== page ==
The difference is that much of mountain biking is downhill.  Where you ride a ski lift to the top of the hill and then let gravity pull you to the bottom.

While the risk of injury makes mountain biking bad-ass and help raise it in the hierarchy, this wimpy practice of enjoying a downhill that was not earned cancels out any bad-ass effect.

5. City Commuters

Note that I wrote city commuters and not commuters.  There is a difference. If you live in a city like Toronto, which is openly hostile to cyclists (Yes, that fat-bastard is our mayor) you have to balls of steel to go wheel to wheel with cars in open traffic.

City commuters are tough and they band together occasionally flexing their civil muscle and taking over the streets.  Google “Critical Mass” to see what I’m writing about.

6. Commuters/recreational riders

Anyone else who rides a bike. It’s awesome that these people are on bikes, and given time they may move up the hierarchy.  I have a desktop for my computer that reads, “No matter how slow you go, you’re still lapping everybody on the couch.”  True dat!

7.  Recumbents

Seriously, do you want to ride a bike or have a nap?  The only saving grace to recumbents are the bat-shit crazy fuckers attempting to break the sound barrier on two wheels.

8. Power assist anything

I hate even putting these people on here, but two wheels is two wheels.  and as long as you’re doing most of the work then I guess it’s a start. Electric bikes are not on here.  Those things are cancer.

So that’s the cycling hierarchy as I see it.  It’s a work in progress and I’m open to suggestions or changes.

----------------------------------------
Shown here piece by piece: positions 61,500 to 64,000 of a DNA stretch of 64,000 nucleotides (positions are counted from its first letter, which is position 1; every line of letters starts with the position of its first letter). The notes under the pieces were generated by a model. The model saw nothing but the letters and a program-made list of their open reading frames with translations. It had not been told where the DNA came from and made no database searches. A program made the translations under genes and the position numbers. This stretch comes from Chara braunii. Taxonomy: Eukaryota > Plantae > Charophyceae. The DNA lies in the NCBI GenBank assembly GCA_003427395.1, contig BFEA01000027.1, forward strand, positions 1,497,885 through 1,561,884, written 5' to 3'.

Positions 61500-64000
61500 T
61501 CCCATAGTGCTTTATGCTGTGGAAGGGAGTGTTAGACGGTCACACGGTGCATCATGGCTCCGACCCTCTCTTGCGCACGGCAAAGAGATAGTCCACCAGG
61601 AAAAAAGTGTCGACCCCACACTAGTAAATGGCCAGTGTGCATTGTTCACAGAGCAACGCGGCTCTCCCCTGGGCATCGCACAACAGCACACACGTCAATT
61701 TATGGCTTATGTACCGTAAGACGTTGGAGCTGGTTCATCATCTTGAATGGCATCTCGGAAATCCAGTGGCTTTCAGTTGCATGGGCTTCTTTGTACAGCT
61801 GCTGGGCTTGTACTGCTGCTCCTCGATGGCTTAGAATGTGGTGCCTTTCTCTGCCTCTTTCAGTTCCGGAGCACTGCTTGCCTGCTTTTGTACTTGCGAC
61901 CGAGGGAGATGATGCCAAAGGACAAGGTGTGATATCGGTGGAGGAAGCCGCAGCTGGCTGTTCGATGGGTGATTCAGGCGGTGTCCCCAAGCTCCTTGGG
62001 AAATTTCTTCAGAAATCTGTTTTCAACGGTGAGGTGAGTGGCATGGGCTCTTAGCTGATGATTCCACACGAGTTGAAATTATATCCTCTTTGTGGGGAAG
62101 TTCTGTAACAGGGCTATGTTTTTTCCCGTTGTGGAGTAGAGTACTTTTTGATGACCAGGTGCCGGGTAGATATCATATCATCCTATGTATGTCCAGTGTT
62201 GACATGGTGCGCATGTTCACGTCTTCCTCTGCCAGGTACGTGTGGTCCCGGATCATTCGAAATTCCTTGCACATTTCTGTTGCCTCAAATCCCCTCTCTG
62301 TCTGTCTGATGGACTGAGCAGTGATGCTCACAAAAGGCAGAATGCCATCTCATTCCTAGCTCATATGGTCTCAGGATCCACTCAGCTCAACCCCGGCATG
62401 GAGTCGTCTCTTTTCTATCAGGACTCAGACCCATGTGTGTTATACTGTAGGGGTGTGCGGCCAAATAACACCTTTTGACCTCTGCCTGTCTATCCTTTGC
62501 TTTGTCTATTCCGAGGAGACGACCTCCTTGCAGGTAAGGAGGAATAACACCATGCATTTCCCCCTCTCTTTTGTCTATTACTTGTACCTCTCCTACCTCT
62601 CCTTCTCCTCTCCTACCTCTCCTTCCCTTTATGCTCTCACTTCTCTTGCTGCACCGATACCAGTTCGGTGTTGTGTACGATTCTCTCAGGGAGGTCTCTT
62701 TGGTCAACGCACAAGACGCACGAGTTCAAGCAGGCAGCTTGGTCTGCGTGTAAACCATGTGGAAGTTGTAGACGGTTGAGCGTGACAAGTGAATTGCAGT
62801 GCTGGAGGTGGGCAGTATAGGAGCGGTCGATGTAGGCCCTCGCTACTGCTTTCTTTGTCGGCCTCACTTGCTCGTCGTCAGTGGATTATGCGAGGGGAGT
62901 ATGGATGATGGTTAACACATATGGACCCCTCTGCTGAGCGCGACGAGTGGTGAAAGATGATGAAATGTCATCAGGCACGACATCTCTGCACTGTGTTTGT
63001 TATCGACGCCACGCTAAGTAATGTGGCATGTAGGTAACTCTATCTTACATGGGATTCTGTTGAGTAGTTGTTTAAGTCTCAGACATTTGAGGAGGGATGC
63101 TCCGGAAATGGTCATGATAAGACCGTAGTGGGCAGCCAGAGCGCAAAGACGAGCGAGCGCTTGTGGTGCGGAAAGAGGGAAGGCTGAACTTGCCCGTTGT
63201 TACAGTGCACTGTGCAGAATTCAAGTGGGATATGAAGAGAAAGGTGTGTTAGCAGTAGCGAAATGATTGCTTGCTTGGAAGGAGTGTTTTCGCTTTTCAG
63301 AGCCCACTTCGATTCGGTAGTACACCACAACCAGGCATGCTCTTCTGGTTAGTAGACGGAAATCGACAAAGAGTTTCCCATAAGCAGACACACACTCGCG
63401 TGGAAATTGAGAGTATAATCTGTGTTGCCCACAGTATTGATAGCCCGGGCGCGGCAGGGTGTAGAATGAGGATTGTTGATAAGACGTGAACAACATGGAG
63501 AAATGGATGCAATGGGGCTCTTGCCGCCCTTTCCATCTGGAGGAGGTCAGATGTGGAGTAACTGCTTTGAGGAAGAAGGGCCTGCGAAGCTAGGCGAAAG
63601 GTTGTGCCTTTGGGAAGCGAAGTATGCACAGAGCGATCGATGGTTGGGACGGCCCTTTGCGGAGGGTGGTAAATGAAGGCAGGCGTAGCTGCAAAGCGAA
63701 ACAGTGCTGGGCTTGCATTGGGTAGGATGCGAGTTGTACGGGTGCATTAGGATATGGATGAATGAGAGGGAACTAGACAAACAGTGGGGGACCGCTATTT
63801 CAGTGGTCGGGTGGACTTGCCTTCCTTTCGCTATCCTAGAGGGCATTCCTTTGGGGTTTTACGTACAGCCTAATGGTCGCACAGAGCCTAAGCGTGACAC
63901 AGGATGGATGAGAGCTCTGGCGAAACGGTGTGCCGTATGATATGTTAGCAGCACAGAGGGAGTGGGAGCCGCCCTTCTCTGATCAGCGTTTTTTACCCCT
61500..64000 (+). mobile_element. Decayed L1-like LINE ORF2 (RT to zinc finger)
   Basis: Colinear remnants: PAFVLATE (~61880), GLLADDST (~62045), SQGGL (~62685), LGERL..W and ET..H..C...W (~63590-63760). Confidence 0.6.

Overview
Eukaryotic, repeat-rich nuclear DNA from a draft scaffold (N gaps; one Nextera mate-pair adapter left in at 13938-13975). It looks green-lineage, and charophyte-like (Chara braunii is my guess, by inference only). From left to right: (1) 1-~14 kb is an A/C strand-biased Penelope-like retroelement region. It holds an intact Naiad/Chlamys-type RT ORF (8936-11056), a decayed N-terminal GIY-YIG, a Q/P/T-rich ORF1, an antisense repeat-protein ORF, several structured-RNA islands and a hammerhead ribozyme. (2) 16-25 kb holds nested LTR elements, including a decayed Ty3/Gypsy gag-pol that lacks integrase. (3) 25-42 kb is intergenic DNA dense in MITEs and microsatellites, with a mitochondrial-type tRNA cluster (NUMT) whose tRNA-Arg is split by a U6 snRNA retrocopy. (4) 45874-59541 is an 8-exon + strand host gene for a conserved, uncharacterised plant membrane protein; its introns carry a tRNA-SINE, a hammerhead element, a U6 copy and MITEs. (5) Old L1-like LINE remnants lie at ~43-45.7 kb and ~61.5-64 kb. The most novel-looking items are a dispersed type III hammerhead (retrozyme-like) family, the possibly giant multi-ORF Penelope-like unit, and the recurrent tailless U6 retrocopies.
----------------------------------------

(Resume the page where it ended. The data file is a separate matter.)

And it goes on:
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4 thoughts on “Cycling Hierarchy

  1. bob loblaw

    The ‘roadies’ at the top of your list match because they get given that stuff, and the people who design it make sure it matches. They don’t necessarily care about how it matches or doesn’t, the important part is that it’s free.

    Reply
  2. Tim

    Much of mtn biking is downhill? Meh.

    Lift-assisted mountain biking is a minuscule part of the sport. We climb mountains. CLIMB. And not on smooth asphalt either. The vertical stats of my road racing friends pale in comparison to our everyday rides. Many of our road racing/riding friends love to get with us on MTBs so that they can learn some bike handling skills.

    Yes, MTBs have more fun. Yes, we are more badass.

    Reply
    1. admin Post author

      MTB vert stats maybe higher, (I would like to see the data on that one first though) but how long is a mountain bike ride? Couple hours, maybe an afternoon, perhaps a whole day.

      Road racing has a race that doesn’t stop for 9 days. (http://www.raceacrossamerica.org). The tour is day after day of 100s of kms for weeks.

      Don’t get me wrong, I love mountain biking, I used to live in Victoria and spent a couple of years on the Hartland trails, I interned with Bike Magazine, I rode downhill at Mammoth on a bike that must have weighed 25 lbs. I crashed at Downieville, here is picture of my face after 16 miles of amazing single-track.

      My face

      Mountain biking teaches great bike handling, balance and control; but when it comes to sheer determination, pain endurance, and bad-assery I will put my money on roadies.

      Reply